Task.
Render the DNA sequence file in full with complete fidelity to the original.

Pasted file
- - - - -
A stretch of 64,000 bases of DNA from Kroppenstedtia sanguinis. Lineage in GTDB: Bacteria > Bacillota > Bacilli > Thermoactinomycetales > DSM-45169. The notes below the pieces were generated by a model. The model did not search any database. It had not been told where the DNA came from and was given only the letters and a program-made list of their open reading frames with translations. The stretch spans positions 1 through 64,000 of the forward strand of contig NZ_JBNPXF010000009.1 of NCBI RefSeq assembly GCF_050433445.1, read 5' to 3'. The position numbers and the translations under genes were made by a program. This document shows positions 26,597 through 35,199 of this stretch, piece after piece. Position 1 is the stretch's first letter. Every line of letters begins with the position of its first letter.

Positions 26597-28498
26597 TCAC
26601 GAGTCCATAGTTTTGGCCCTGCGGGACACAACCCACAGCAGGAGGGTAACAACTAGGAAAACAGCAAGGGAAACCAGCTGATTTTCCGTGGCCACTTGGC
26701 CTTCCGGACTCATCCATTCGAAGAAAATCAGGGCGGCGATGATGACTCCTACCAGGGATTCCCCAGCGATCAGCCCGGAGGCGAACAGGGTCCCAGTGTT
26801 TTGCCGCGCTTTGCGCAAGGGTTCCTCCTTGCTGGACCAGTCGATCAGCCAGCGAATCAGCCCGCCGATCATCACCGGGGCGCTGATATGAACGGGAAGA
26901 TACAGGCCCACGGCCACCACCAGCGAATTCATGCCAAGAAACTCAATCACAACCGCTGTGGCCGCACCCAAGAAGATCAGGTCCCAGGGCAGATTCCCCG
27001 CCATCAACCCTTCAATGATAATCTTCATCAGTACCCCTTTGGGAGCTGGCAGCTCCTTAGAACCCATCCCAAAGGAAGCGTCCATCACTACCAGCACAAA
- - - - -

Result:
A stretch of 64,000 bases of DNA from Kroppenstedtia sanguinis. Lineage in GTDB: Bacteria > Bacillota > Bacilli > Thermoactinomycetales > DSM-45169. The notes below the pieces were generated by a model. The model did not search any database. It had not been told where the DNA came from and was given only the letters and a program-made list of their open reading frames with translations. The stretch spans positions 1 through 64,000 of the forward strand of contig NZ_JBNPXF010000009.1 of NCBI RefSeq assembly GCF_050433445.1, read 5' to 3'. The position numbers and the translations under genes were made by a program. This document shows positions 26,597 through 35,199 of this stretch, piece after piece. Position 1 is the stretch's first letter. Every line of letters begins with the position of its first letter.

Positions 26597-28498
26597 TCAC
26601 GAGTCCATAGTTTTGGCCCTGCGGGACACAACCCACAGCAGGAGGGTAACAACTAGGAAAACAGCAAGGGAAACCAGCTGATTTTCCGTGGCCACTTGGC
26701 CTTCCGGACTCATCCATTCGAAGAAAATCAGGGCGGCGATGATGACTCCTACCAGGGATTCCCCAGCGATCAGCCCGGAGGCGAACAGGGTCCCAGTGTT
26801 TTGCCGCGCTTTGCGCAAGGGTTCCTCCTTGCTGGACCAGTCGATCAGCCAGCGAATCAGCCCGCCGATCATCACCGGGGCGCTGATATGAACGGGAAGA
26901 TACAGGCCCACGGCCACCACCAGCGAATTCATGCCAAGAAACTCAATCACAACCGCTGTGGCCGCACCCAAGAAGATCAGGTCCCAGGGCAGATTCCCCG
27001 CCATCAACCCTTCAATGATAATCTTCATCAGTACCCCTTTGGGAGCTGGCAGCTCCTTAGAACCCATCCCAAAGGAAGCGTCCATCACTACCAGCACAAA